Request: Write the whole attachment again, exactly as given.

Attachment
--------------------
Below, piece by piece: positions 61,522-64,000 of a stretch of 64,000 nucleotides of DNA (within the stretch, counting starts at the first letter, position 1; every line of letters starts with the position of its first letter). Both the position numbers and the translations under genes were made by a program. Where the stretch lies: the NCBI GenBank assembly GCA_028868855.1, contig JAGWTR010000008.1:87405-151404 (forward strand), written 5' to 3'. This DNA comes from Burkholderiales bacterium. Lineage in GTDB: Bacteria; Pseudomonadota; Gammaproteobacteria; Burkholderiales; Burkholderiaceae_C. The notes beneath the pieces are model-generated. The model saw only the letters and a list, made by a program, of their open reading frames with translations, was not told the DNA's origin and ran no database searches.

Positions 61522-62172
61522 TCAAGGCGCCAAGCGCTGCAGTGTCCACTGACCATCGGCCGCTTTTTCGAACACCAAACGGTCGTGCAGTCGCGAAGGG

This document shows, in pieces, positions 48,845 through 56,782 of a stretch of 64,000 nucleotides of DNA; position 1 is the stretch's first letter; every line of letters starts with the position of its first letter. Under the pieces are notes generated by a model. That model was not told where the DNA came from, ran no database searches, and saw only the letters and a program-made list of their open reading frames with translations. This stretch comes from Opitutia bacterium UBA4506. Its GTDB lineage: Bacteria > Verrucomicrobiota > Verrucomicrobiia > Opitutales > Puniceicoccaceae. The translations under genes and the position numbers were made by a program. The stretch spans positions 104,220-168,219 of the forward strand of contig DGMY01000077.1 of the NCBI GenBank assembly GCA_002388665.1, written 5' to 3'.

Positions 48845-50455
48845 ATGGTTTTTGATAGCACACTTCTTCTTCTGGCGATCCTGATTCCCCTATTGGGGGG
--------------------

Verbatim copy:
Below, piece by piece: positions 61,522-64,000 of a stretch of 64,000 nucleotides of DNA (within the stretch, counting starts at the first letter, position 1; every line of letters starts with the position of its first letter). Both the position numbers and the translations under genes were made by a program. Where the stretch lies: the NCBI GenBank assembly GCA_028868855.1, contig JAGWTR010000008.1:87405-151404 (forward strand), written 5' to 3'. This DNA comes from Burkholderiales bacterium. Lineage in GTDB: Bacteria; Pseudomonadota; Gammaproteobacteria; Burkholderiales; Burkholderiaceae_C. The notes beneath the pieces are model-generated. The model saw only the letters and a list, made by a program, of their open reading frames with translations, was not told the DNA's origin and ran no database searches.

Positions 61522-62172
61522 TCAAGGCGCCAAGCGCTGCAGTGTCCACTGACCATCGGCCGCTTTTTCGAACACCAAACGGTCGTGCAGTCGCGAAGGG

This document shows, in pieces, positions 48,845 through 56,782 of a stretch of 64,000 nucleotides of DNA; position 1 is the stretch's first letter; every line of letters starts with the position of its first letter. Under the pieces are notes generated by a model. That model was not told where the DNA came from, ran no database searches, and saw only the letters and a program-made list of their open reading frames with translations. This stretch comes from Opitutia bacterium UBA4506. Its GTDB lineage: Bacteria > Verrucomicrobiota > Verrucomicrobiia > Opitutales > Puniceicoccaceae. The translations under genes and the position numbers were made by a program. The stretch spans positions 104,220-168,219 of the forward strand of contig DGMY01000077.1 of the NCBI GenBank assembly GCA_002388665.1, written 5' to 3'.

Positions 48845-50455
48845 ATGGTTTTTGATAGCACACTTCTTCTTCTGGCGATCCTGATTCCCCTATTGGGGGG